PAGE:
(c) Writ petitioner has alternate remedy, as a statutory appeal to the Commissioner of Income Tax Appeals (hereinafter ‘CIT Appeals’ for brevity) will lie under Section 246-A of the IT Act.
10. This Court has carefully considered the rival submissions.
11. The last of the threefold submissions made by Revenue Counsel, namely, alternate remedy pales into insignificance in the light of the trajectory the writ petition has taken at this stage. When this matter came up for admission before a predecessor Hon’ble Single Judge, proceedings came to be made on 30.1.2019 and the said proceedings read as follows:
‘Mr.Naveen Durai Babu, learned standing counsel takes notice for the respondent.
2. This writ petition is filed challenging the order of assessment dated 28.12.2018 passed under Section 143(3) of the Income Tax Act, 1961.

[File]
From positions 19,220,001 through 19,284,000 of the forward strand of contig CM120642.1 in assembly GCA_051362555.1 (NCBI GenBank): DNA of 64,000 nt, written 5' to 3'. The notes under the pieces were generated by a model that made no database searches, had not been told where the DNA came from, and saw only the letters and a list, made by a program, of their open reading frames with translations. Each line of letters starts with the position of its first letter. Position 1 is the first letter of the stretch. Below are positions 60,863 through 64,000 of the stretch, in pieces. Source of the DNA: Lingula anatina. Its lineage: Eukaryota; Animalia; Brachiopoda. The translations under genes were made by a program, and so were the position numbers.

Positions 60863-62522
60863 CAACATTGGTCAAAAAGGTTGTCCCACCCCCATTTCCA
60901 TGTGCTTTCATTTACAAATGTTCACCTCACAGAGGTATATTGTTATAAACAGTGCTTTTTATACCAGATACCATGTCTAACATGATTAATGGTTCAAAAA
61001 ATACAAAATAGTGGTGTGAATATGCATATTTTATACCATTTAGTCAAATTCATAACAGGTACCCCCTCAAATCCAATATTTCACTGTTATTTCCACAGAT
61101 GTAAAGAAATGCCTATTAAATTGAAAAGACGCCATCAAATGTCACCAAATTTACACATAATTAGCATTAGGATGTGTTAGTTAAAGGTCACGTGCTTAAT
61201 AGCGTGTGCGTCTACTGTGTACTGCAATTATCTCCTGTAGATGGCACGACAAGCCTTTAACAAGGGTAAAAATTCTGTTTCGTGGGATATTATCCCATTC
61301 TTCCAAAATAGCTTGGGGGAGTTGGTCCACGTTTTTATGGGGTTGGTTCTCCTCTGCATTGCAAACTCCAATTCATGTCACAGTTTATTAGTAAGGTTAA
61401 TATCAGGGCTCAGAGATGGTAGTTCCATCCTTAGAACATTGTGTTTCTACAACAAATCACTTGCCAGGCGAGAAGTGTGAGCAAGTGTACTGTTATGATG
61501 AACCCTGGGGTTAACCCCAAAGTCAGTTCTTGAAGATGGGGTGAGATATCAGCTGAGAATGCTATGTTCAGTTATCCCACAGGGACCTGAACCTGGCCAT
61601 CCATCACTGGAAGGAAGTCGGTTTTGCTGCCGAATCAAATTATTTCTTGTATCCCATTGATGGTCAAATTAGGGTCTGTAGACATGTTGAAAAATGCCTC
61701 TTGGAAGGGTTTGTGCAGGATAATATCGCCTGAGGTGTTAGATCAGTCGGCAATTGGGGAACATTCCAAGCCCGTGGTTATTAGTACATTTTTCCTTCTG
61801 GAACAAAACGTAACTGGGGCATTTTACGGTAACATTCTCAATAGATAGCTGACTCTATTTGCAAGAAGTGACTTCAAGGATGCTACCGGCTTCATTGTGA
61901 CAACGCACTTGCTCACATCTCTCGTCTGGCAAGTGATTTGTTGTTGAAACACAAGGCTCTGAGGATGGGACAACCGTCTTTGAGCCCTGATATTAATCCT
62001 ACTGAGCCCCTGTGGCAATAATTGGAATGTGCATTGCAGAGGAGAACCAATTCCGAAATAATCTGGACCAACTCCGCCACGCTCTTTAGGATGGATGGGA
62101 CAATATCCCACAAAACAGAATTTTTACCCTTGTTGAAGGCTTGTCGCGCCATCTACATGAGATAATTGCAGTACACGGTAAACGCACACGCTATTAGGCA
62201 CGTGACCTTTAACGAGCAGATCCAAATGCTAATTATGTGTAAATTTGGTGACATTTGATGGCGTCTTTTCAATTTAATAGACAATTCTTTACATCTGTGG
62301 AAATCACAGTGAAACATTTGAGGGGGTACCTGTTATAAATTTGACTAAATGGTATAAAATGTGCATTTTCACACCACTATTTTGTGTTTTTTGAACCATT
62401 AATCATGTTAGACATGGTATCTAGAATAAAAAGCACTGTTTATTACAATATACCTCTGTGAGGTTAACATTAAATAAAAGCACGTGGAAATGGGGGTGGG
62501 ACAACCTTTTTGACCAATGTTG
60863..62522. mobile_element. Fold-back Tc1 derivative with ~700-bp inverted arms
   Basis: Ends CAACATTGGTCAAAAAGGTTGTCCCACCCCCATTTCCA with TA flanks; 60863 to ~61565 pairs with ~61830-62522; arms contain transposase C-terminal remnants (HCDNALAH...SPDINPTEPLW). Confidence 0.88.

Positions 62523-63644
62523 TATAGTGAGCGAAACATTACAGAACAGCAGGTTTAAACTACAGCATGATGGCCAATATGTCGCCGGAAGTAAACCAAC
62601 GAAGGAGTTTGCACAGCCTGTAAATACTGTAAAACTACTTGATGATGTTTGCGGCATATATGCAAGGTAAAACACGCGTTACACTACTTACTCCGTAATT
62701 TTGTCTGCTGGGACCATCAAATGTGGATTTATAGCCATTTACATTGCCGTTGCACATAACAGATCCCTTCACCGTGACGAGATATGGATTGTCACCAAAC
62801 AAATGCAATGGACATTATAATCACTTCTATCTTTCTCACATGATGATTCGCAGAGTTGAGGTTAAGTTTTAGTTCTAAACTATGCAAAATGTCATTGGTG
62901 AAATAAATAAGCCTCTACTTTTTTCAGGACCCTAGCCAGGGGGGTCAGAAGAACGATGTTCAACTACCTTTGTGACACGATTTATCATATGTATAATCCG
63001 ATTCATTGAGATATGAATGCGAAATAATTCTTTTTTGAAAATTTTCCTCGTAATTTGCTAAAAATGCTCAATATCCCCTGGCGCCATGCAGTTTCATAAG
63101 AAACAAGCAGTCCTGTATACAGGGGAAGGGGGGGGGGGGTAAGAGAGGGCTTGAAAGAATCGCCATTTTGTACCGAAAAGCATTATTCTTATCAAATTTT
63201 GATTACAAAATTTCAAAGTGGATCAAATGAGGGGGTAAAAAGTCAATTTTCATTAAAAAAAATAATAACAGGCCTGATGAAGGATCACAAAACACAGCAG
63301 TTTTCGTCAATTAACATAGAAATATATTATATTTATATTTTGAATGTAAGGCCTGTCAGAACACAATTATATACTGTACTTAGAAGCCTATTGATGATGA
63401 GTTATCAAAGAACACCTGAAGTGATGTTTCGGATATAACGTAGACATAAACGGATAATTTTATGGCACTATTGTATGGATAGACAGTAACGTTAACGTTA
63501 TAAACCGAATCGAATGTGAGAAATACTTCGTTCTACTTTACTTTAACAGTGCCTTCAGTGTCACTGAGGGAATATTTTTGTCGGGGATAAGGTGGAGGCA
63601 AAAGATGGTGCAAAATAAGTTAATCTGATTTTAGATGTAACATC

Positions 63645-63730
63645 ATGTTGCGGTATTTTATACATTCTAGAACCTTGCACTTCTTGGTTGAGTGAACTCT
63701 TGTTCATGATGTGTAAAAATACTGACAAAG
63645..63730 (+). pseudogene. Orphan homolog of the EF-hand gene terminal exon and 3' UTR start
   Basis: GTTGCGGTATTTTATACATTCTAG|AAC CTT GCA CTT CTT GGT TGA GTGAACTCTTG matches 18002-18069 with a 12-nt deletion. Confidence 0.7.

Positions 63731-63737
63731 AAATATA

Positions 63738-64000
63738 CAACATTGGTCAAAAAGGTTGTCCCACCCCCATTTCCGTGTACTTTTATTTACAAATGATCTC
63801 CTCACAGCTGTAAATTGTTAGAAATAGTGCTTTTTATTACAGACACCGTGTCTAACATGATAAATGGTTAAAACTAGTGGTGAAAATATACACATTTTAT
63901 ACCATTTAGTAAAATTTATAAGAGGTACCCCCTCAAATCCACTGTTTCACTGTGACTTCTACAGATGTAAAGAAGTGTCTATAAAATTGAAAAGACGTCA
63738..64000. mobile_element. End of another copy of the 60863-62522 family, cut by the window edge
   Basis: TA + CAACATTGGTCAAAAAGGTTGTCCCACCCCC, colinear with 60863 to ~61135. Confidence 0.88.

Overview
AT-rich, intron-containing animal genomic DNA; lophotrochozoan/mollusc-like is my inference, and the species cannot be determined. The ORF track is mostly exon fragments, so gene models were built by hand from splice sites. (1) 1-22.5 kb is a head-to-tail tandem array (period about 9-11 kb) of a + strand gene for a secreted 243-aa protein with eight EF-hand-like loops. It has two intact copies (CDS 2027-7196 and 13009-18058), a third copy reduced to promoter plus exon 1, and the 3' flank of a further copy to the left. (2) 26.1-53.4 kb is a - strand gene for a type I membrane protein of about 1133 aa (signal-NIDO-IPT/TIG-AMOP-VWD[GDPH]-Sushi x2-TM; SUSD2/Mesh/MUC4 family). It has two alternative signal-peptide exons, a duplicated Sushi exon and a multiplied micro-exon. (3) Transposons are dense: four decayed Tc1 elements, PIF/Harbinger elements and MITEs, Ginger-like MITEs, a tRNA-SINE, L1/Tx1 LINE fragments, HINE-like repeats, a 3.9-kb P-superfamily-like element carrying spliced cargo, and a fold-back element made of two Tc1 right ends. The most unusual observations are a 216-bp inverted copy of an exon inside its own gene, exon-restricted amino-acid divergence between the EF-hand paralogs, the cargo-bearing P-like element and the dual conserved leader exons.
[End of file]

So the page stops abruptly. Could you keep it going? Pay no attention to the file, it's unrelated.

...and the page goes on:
3. The petitioner before this Court is the son of one Kanniappan Thiruvengadam, who is the assessee before the respondent. The main ground, of challenge is that the assessment order was passed in the name of a dead person. It is the specific case of the petitioner that even the notice issued under Section 143(2) dated 27.11.2018 was also on the dead person, when the assessee, viz., the petitioner’s father had expired on 11.10.2015, much earlier to the issuance of the said notice. It is further contended that even though the said factum of death of the assessee was brought to the notice of the Assessing Officer on very many occasions commencing from the reply dated 19.12.2018 and last of such reply dated 26.12.2018, the Assessing Officer has chosen to pass the impugned order on 28.12.2018 erroneously once again in the name of dead person only. Therefore, it is contended that the impugned assessment order cannot be sustained in the eye of law.